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Heat pump filtration options

forcedexposure | Posted in General Questions on
Good morning folks,

I was scheduled to have heat pumps installed in my house back in March, but put the project on hold because of the pandemic. My house is located in the county in Massachusetts which is seeing the highest number of cases and mortalities. It’s a very sad situation.

But I’m looking to bring the project back to life. Now, as I work on getting funding in place (thank you, DOER!), my awesome HVAC sales rep has brought to my attention a “Coronavirus Special” on Mitsubishi heat pump filtration systems. It’s a buy-two-get-one-free deal. 

The quoted cost for the IWave Air filtration is $500 per unit. I’m getting three heat pumps, so with the “Coronavirus Special” pricing deal, I will pay $1000 for  IWave Air installed on each of the three units.

My partner has spring pollen seasonal allergies and I have fall ragweed allergies. Our allergies can be pretty severe.

Will an added IWave filtration system affect the efficiency of the units?
Is the standard filter that comes with our units good enough for seasonal allergies?

The other option is for a UV light filter system, which sounds like it might be what the  President was talking about when he asked everyone to drink bleach. Is it correct that the UV light filter will kill viruses?

Here’s a list of what I’m having installed, with all line sets routed inside the house, as opposed to on the exterior. It’s three heat pumps, installed 1-to-1 with an outdoor unit for each.

Install Mitsubishi three single zone system

MUFZ-KJ09NAHZ-U1 Outdoor Unit 1.00
MUFZ-KJ09NAHZ-U1 HS-KJ09 Upgrade to MFZ-KJ09NA Floor Mount Unit 1.00
MFZ-KJ09NA DUI-097-150
MUZ-FH06NA Outdoor Unit 1.00
MUZ-FH06NA HS-FH06 Upgrade of MSZ- FH06NA Indoor Unit 
FH-Series MUZ-FH06NAH outdoor unit 1.00
MUZ-FH06NA HS-FH06 Upgrade of MSZ- FH06NA Indoor Unit 1.00

Not that it relates to the question about the filtration system, but I have had a Manual J done and have attached that here because I know how passionate you good folks are about your beloved load calculations! 

Thanks so much for your insight.

Best Wishes, Kris

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  1. Expert Member
    Akos | | #1

    For allergy, these type of ionization purifiers don't make any difference. My mini split came with a system similar built in and it does squat for my ragweed allergy.

    What works is getting the house air sealed and installing a high efficiency filter. In my case this is a MERV13 filter box on the ERV, but could be a stand alone filter.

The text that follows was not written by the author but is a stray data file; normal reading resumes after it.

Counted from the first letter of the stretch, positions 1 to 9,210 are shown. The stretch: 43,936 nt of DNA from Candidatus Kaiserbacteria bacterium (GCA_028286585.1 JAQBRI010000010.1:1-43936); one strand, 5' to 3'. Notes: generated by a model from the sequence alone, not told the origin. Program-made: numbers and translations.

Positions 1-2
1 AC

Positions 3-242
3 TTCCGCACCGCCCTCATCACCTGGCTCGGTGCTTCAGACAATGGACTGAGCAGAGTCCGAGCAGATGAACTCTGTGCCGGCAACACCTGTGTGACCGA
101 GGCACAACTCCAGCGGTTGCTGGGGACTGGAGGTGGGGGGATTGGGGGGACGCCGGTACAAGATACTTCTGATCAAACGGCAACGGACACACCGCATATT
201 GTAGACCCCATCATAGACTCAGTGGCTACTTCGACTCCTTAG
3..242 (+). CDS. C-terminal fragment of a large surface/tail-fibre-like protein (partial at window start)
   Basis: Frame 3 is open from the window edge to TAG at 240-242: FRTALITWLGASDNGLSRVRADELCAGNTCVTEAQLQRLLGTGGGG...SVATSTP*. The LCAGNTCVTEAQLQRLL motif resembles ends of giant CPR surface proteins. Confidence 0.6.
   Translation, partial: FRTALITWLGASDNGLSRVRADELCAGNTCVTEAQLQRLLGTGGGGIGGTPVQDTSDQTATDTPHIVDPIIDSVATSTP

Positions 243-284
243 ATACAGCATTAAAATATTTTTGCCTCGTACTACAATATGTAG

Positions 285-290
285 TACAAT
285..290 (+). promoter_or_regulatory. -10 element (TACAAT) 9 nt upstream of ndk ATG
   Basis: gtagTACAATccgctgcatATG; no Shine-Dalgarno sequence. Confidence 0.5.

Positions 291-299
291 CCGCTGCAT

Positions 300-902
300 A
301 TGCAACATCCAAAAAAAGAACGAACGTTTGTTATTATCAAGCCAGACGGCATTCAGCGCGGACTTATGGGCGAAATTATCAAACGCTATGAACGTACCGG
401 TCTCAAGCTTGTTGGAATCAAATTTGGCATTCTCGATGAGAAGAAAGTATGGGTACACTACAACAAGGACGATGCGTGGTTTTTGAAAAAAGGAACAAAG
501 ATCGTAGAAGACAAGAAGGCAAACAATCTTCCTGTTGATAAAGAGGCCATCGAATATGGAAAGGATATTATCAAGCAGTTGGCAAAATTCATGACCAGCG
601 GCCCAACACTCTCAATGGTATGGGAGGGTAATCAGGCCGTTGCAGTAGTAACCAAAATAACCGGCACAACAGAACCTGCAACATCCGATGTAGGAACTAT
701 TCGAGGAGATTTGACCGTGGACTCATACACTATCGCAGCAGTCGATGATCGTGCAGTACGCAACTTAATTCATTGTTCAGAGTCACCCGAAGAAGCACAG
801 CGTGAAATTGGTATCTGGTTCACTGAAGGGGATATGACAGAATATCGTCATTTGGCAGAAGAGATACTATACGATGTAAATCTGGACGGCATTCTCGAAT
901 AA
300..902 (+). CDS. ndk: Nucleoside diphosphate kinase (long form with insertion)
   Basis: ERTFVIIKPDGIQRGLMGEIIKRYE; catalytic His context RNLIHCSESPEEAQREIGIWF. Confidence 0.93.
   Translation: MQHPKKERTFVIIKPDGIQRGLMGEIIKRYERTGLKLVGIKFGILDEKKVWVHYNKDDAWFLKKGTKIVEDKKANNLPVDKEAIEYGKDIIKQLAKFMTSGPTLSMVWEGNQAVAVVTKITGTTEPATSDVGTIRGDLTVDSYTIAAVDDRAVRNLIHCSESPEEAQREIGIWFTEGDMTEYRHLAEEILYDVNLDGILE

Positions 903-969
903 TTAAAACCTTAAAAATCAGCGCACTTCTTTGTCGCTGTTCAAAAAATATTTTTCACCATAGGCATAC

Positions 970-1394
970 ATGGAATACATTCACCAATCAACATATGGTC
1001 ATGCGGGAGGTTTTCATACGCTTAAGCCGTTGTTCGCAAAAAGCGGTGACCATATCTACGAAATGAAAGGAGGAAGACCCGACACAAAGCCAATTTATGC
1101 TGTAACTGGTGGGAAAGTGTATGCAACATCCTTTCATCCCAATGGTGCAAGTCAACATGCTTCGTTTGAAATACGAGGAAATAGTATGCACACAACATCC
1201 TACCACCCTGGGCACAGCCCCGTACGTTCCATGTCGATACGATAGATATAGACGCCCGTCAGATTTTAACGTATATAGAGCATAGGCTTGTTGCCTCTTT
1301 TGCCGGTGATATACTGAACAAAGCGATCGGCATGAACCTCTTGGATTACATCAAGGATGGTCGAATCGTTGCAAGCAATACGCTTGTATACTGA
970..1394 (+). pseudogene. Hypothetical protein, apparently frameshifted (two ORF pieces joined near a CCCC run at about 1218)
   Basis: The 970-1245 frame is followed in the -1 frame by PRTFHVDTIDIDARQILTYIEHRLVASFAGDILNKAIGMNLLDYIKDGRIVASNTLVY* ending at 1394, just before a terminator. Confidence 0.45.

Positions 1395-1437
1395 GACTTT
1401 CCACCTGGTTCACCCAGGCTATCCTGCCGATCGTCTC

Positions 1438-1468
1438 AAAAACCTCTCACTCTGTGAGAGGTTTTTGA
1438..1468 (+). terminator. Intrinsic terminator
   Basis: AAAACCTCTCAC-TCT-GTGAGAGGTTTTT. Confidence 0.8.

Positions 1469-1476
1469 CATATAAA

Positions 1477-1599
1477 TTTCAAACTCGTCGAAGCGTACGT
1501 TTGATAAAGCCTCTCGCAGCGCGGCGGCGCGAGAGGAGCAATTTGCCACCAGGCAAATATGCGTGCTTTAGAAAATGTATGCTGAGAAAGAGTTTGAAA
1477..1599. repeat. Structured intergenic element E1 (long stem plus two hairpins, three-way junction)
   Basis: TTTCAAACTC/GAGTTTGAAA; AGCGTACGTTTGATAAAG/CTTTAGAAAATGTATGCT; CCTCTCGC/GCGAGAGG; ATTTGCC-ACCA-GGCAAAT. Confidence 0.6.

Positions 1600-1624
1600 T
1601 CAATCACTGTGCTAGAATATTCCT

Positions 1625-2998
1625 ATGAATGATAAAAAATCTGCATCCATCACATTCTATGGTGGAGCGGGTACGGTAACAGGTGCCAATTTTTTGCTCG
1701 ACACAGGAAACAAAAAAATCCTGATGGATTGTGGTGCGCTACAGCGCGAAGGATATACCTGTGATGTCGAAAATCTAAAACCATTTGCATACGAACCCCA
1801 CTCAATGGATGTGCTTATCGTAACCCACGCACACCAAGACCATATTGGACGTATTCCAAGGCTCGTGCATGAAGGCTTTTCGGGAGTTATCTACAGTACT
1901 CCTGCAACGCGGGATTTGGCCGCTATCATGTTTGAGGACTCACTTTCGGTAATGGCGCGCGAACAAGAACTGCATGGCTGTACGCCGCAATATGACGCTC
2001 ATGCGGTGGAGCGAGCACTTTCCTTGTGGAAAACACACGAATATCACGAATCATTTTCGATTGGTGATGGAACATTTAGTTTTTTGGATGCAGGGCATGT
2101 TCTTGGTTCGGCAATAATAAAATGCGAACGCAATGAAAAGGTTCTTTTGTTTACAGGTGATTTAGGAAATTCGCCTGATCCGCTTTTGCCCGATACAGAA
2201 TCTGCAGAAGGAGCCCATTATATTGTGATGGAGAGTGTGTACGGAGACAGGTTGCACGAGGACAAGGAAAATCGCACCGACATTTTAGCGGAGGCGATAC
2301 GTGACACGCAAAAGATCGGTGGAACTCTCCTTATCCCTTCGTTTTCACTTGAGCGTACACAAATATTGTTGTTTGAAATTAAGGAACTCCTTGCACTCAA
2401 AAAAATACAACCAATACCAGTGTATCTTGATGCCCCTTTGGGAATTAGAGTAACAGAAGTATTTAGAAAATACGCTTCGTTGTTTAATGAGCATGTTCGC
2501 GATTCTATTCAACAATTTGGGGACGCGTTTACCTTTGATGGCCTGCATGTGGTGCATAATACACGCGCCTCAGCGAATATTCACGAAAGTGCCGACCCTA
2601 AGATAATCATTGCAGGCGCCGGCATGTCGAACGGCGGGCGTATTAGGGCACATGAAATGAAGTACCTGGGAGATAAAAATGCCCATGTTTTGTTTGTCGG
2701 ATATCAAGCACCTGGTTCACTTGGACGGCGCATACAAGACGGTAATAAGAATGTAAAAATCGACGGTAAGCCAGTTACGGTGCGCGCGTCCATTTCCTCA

Getting the house tight is critical as any air leaks bring pollen with them, more air leaks the more filtering capacity you need.

    With the filter and unbalancing my ERV to slightly pressurize the house during allergy season (it is important to only do this during mild weather) pretty much keeps all symptoms at bay.

    1. forcedexposure | | #2

      Thanks! I’ll skip the additional filtration system.

      1. Expert Member
        Dana Dorsett | | #4

        A MERV 13 or higher on an HRV with low-speed constant recirculation would do a heluva lot more for removing aerosolized virus laden droplets than anything you could do with a cycling on/off mini-split.

        A room air filter with a HEPA filter does a lot too.

        When there is only a minimal heating or cooling load a filter in the head will do next to nothing unless you set the blower to run continuously. Otherwise it will just cycle on/off ( a lot, I'm guessing.)

        Those are a LOT of half ton & 3/4 ton ductless heads going on to the multi-split- are you sure they're all called for? Consolidating some into duct cassette zones would allow many more filtration options, and can get around the head-oversizing problem too. A half-ton Mitsubishi head on an MXZ compressor puts out a LOT more heat & coolth than the individual room loads of bedrooms & bathrooms call for. The SEZ-KD09 or -KD12 ducted cassette would usually handle 3-4 bedroom loads. A single -KD15 could handle either your entire second floor load (with margin), and a single KD18 could handle the entire first floor (with margin).\M_SEZ-KD15NA4_For_MXZ_MULTI-ZONE_SYSTEMS_Submittal.pdf\M_SEZ-KD18NA4_For_MXZ_MULTI-ZONE_SYSTEMS_Submittal.pdf

        Not knowing the layout and the routing/mounting constraints it's not clear how easy retrofitting ducted cassettes would be, but a right-sized ducted cassette that's running constantly at low speed should be more efficient and comfortable than a 2x (or more) oversized high wall or floor unit that's destined to cycle on an MXZ compressor.

  2. SJT3 | | #3

    Hi Kris, how are your new systems? It looks like you had the KJ heads installed on FH outdoor units? I didn't realize that was an option instead of using the specific KJ outdoor units - which are rated for much more heating/cooling than I will need. What did you end up with?

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